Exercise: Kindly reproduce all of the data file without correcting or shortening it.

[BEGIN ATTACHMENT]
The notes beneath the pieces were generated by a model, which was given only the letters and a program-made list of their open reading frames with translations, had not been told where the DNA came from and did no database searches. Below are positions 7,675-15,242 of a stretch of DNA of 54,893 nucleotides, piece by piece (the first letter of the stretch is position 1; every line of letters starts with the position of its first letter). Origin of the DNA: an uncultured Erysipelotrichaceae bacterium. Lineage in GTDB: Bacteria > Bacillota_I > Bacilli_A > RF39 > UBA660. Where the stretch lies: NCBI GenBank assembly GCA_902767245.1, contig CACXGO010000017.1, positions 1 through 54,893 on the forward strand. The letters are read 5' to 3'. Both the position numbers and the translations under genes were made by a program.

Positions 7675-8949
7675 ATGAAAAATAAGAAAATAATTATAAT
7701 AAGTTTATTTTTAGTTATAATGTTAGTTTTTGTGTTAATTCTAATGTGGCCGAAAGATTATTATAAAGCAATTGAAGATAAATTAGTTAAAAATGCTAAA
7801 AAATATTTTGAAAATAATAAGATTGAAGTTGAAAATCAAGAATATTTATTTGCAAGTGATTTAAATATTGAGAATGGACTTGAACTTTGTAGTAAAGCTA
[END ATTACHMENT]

The notes beneath the pieces were generated by a model, which was given only the letters and a program-made list of their open reading frames with translations, had not been told where the DNA came from and did no database searches. Below are positions 7,675-15,242 of a stretch of DNA of 54,893 nucleotides, piece by piece (the first letter of the stretch is position 1; every line of letters starts with the position of its first letter). Origin of the DNA: an uncultured Erysipelotrichaceae bacterium. Lineage in GTDB: Bacteria > Bacillota_I > Bacilli_A > RF39 > UBA660. Where the stretch lies: NCBI GenBank assembly GCA_902767245.1, contig CACXGO010000017.1, positions 1 through 54,893 on the forward strand. The letters are read 5' to 3'. Both the position numbers and the translations under genes were made by a program.

Positions 7675-8949
7675 ATGAAAAATAAGAAAATAATTATAAT
7701 AAGTTTATTTTTAGTTATAATGTTAGTTTTTGTGTTAATTCTAATGTGGCCGAAAGATTATTATAAAGCAATTGAAGATAAATTAGTTAAAAATGCTAAA
7801 AAATATTTTGAAAATAATAAGATTGAAGTTGAAAATCAAGAATATTTATTTGCAAGTGATTTAAATATTGAGAATGGACTTGAACTTTGTAGTAAAGCTA